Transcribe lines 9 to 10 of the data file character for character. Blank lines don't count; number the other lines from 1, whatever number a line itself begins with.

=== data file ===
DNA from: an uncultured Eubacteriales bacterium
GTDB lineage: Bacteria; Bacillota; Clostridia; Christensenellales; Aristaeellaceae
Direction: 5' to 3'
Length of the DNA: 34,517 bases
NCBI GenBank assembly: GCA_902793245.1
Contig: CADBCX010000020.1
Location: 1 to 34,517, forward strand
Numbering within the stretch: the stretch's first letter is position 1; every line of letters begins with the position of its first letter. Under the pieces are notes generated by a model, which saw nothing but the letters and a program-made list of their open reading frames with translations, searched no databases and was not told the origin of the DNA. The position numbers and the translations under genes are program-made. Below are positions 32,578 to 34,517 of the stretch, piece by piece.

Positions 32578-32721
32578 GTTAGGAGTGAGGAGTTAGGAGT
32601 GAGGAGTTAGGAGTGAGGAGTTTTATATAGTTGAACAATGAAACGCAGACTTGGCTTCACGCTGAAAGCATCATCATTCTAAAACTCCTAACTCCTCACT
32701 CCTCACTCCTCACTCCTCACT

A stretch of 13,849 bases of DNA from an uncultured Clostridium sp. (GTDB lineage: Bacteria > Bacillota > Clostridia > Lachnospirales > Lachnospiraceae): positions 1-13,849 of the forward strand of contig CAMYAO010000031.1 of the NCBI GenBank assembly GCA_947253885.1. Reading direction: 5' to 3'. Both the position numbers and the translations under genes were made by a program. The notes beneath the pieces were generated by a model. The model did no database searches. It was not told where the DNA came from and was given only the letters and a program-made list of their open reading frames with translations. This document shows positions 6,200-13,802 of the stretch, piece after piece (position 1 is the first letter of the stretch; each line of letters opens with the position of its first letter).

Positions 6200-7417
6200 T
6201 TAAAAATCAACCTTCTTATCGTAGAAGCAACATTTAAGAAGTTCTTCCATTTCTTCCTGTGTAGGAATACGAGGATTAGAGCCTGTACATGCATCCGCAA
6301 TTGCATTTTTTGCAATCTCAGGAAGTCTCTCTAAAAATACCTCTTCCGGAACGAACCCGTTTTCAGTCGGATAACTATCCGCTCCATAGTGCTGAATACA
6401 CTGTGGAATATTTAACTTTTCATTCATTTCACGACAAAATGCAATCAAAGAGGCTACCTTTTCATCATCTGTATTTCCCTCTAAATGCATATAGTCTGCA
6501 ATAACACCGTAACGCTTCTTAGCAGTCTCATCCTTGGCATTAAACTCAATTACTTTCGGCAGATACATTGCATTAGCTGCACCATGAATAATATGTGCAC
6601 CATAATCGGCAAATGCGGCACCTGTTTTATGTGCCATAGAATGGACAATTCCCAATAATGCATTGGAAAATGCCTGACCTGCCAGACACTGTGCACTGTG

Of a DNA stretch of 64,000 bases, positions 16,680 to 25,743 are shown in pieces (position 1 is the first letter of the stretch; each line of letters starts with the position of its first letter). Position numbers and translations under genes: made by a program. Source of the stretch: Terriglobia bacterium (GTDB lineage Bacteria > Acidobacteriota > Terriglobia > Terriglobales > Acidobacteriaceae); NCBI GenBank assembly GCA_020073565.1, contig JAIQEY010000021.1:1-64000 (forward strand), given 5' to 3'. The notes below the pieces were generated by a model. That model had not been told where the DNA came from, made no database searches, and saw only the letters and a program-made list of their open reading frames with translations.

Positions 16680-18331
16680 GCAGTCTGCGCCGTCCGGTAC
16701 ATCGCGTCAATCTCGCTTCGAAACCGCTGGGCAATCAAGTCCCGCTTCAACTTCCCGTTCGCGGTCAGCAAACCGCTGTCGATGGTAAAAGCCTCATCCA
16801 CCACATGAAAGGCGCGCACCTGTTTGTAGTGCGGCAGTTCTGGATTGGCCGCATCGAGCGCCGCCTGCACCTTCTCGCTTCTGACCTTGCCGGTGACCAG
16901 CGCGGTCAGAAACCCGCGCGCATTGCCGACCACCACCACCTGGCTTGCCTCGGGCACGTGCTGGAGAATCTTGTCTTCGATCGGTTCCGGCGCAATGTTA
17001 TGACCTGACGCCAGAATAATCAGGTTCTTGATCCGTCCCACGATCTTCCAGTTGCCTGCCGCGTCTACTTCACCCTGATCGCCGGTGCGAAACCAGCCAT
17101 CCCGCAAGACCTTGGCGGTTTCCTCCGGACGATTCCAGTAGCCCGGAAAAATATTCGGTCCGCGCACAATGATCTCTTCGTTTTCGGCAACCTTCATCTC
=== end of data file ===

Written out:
Positions 32578-32721
32578 GTTAGGAGTGAGGAGTTAGGAGT